The long-awaited overhaul of the 1990 EU package travel directive is unveiled today to reflect a move towards customised packages booked online.
The update is essentially about bringing the directive into the digital age, according to the European Commission
It means that an additional 120 million consumers who buy customised travel arrangements will also be protected by the directive.
“The reform further bolsters protection for consumers by increasing transparency and strengthening protection in case something goes wrong,” the Commission said.
“Businesses will also benefit as the Commission is scrapping outdated information requirements such as the need to reprint brochures and making sure that national insolvency protection schemes are recognised across borders.
In addition to extending existing protection to customised packages, the reform brings new benefits for consumers and businesses.
For buyers of traditional and customised packages, the Commission says today’s proposal will bring:
•. stricter controls on price surcharges (with a 10% cap on price increases) and a requirement to pass on price reductions in equivalent circumstances
•. improved cancellation rights: Consumers will enjoy more flexibility by being able to terminate the contract before leaving home and paying the organiser a reasonable compensation. They will also be able to cancel the contract, free of charge, before departure in the event of natural disasters, civil unrest, or similar serious situations at the destination that would affect the holiday, when, e.g. the embassies give negative travel advices.
•. better information on liability: in a plain and intelligible language consumers will need to be informed that the organiser is responsible for the proper performance of all included services – whereas today diverging national rules concerning the responsible party (organiser, retailer or both) lead to a situation where organisers and retailers refer the consumer to the other party, neither of them taking responsibility.
•. better redress: in addition to price reductions in case a travel service has not been performed as it should have been, consumers can also claim compensation for any ‘immaterial damage’ suffered, in particular in case of a spoilt holiday
•. a single contact point if something goes wrong: Consumers will be able to address complaints or claims directly to the retailer (travel agent) from whom they bought their holiday.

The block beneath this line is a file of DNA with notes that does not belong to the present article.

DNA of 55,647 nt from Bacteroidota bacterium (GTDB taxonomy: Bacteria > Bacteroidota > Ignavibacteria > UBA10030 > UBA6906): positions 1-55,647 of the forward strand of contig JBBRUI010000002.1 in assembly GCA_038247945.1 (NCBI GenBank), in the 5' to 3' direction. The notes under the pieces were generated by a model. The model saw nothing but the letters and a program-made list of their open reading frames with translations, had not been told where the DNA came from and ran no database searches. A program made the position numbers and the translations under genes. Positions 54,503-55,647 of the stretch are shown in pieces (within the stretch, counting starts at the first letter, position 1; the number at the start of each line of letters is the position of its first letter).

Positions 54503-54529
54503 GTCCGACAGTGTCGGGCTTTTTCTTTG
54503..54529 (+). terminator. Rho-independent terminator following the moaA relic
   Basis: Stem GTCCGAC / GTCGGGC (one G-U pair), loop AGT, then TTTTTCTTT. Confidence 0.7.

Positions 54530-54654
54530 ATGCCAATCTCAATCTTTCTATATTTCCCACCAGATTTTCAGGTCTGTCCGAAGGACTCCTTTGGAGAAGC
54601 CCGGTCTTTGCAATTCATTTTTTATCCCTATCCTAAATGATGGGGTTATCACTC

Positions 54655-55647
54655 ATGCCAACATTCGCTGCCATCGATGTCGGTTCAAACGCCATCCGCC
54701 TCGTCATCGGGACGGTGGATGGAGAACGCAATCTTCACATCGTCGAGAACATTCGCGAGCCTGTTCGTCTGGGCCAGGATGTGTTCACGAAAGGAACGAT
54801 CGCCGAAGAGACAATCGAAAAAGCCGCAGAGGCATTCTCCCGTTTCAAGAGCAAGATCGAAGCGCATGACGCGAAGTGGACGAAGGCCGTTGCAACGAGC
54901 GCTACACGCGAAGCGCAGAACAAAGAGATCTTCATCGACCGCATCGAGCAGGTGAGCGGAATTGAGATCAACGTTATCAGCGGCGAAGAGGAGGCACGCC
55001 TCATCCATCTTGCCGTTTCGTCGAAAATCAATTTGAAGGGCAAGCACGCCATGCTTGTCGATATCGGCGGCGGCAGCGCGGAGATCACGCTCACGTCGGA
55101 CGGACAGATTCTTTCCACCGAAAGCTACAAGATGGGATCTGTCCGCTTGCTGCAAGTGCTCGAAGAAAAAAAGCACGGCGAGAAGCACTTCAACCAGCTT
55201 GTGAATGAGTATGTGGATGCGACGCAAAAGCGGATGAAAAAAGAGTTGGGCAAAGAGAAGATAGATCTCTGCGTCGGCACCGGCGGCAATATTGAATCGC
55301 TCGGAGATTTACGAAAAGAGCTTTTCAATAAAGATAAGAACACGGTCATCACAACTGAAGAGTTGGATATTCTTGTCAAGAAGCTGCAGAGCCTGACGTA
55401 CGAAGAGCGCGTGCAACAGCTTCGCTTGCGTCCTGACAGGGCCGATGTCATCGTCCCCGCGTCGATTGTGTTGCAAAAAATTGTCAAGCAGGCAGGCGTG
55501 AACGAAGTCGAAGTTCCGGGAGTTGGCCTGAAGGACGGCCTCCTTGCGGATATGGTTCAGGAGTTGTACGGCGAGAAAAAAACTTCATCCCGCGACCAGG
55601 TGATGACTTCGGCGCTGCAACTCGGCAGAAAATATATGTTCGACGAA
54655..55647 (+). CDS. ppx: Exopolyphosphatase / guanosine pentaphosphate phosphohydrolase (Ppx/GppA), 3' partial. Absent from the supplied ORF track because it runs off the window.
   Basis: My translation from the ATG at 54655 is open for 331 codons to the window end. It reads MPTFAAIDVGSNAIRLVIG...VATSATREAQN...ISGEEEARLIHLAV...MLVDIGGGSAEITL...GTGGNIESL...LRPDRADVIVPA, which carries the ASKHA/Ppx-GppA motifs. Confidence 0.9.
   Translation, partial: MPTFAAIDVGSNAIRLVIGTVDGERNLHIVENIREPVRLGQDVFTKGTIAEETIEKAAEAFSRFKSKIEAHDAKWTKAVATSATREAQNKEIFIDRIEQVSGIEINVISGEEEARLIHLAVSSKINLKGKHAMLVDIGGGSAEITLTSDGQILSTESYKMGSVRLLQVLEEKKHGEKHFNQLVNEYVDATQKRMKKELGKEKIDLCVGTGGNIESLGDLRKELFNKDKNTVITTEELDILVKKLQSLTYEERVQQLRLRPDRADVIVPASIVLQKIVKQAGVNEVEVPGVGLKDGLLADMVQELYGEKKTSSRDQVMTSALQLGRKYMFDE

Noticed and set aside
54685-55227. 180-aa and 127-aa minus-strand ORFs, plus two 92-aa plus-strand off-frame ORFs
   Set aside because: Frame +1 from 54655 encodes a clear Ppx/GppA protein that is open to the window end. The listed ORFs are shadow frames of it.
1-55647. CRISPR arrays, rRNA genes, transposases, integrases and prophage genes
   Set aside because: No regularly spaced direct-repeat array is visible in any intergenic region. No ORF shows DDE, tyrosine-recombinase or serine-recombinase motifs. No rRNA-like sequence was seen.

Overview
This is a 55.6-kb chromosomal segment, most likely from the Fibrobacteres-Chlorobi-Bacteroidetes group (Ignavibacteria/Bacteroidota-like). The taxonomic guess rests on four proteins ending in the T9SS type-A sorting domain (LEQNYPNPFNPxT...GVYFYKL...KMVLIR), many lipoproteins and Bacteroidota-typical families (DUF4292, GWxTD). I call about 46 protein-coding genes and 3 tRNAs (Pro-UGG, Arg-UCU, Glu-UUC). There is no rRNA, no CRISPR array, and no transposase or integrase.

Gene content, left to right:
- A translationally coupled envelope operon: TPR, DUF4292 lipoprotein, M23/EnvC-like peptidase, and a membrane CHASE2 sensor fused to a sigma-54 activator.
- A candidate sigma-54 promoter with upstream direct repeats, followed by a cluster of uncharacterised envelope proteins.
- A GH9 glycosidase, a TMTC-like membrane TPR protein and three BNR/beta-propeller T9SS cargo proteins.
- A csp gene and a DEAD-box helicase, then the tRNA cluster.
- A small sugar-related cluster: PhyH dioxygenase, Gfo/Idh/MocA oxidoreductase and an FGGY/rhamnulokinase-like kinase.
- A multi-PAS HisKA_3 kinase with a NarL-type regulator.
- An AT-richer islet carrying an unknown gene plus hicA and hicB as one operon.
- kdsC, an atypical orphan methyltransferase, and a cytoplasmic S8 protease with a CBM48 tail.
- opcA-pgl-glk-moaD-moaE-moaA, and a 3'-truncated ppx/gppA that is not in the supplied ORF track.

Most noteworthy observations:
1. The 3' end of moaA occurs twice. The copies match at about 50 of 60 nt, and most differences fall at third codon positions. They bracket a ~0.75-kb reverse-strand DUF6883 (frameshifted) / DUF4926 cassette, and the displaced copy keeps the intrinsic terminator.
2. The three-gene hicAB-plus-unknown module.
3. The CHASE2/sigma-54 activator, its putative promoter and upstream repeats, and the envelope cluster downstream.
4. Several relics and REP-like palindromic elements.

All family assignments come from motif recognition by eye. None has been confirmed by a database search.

For buyers of other customised travel arrangements, today’s proposal entails:
•. a right to get their money back and be repatriated, if needed, in case the seller, the carrier or any other relevant service provider goes bankrupt while they are on holiday,
•. better information about who is liable for the performance of each service.
For travel businesses the reform is designed to cut red tape and compliance costs by:
•. creating a level playing field between different operators,
•. abolishing outdated requirements to reprint brochures, thereby saving tour operators and travel agents an estimated €390 million per year,
•. excluding managed business travel from the Directive, which is expected to lead to savings of up to € 76 million per year,
•. providing EU-wide rules on information, liability and mutual recognition of national insolvency protection schemes, thus facilitating cross-border trade.
EU justice commissioner Viviane Reding said: “In the 1990s, most Europeans picked out a pre-arranged package deal from a brochure and booked it at their local travel agent.
“Since then, European legislation has helped millions of people enjoy stress-free holidays. But times have changed and we need to update the rules to keep pace with a changing market.
“EU package travel rules need to be fit for the digital age and meet consumers’ expectations.
“Today we are boosting protection for millions of consumers booking customised travel arrangements. The EU is acting to provide a safety net and peace of mind for holiday makers if something goes wrong.”
Antonio Tajani, commissioner responsible for industry and enterprises, added: “Tourism is an important source of growth for our economy, representing today some 1.8 million businesses and approximately 9.7 million jobs, while employing a significant proportion of our young people.
“If tourists feel safe purchasing and using travel services in package format – for example when buying a flight and arranging car hire or accommodation all via the same provider – the industry will growth even further and faster.
“This is the main goal of today’s proposal: to support all travel packages both on- and off-line while ensuring a balanced set of rights for travellers.”
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